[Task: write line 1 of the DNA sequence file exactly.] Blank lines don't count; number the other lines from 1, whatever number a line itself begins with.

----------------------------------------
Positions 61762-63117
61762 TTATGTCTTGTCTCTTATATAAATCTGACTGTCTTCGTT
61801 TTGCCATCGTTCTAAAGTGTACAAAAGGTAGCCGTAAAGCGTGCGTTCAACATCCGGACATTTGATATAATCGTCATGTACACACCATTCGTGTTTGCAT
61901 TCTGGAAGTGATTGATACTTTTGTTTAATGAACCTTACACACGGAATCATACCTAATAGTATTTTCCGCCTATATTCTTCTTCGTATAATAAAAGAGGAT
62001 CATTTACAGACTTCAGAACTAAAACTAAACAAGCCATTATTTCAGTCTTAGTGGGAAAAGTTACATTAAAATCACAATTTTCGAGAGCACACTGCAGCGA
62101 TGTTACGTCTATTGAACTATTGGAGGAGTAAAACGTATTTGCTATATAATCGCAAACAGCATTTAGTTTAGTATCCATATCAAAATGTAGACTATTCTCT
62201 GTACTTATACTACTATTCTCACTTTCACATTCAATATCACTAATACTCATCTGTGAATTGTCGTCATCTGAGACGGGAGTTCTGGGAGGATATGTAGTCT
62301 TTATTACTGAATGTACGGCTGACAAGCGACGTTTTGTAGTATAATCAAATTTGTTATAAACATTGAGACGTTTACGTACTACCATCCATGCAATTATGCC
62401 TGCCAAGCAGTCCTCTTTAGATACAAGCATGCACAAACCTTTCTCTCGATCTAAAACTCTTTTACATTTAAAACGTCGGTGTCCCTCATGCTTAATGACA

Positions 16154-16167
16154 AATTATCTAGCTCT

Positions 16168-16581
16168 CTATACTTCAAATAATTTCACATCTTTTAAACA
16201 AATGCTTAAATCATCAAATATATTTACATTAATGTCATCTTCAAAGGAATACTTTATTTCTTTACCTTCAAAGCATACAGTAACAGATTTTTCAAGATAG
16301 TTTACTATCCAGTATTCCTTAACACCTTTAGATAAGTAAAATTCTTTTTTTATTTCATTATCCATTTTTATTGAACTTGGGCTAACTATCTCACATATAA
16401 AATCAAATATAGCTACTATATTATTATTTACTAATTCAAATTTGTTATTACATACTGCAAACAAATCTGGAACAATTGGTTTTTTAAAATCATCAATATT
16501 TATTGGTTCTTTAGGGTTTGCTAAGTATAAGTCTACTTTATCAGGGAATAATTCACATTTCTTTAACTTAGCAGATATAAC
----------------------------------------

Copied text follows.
Positions 61762-63117